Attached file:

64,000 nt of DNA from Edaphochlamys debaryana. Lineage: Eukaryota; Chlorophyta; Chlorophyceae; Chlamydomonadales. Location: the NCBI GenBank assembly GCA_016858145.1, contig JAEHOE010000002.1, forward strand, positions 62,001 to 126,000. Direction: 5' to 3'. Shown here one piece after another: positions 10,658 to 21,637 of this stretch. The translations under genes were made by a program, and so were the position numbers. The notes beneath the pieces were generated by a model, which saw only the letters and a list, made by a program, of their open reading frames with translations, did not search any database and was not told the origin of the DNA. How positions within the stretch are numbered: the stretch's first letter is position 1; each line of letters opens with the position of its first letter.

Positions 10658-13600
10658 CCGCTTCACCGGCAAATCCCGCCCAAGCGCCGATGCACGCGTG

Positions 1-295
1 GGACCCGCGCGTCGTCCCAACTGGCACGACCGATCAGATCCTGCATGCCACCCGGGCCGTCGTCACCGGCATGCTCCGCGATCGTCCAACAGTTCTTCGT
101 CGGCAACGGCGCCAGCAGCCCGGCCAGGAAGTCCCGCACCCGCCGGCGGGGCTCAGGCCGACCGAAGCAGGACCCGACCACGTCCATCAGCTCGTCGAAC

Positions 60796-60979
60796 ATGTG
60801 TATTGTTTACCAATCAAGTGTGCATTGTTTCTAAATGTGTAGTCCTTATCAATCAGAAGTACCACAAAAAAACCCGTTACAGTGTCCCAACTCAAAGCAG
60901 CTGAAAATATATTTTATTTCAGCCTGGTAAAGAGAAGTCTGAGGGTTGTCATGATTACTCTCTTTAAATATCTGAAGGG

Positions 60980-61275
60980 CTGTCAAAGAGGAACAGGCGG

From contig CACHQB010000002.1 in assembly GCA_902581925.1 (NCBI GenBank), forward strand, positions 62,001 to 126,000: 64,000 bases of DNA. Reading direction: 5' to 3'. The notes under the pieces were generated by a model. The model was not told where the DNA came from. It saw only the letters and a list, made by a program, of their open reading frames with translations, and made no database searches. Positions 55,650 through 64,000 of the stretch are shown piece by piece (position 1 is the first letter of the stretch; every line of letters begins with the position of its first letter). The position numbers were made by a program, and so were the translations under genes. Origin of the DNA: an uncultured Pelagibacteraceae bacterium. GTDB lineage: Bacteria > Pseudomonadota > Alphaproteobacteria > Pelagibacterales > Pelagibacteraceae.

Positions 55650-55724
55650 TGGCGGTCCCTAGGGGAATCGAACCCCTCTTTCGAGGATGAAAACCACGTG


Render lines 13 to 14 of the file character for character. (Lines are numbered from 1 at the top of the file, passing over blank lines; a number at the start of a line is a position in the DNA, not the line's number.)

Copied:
From contig CACHQB010000002.1 in assembly GCA_902581925.1 (NCBI GenBank), forward strand, positions 62,001 to 126,000: 64,000 bases of DNA. Reading direction: 5' to 3'. The notes under the pieces were generated by a model. The model was not told where the DNA came from. It saw only the letters and a list, made by a program, of their open reading frames with translations, and made no database searches. Positions 55,650 through 64,000 of the stretch are shown piece by piece (position 1 is the first letter of the stretch; every line of letters begins with the position of its first letter). The position numbers were made by a program, and so were the translations under genes. Origin of the DNA: an uncultured Pelagibacteraceae bacterium. GTDB lineage: Bacteria > Pseudomonadota > Alphaproteobacteria > Pelagibacterales > Pelagibacteraceae.

Positions 55650-55724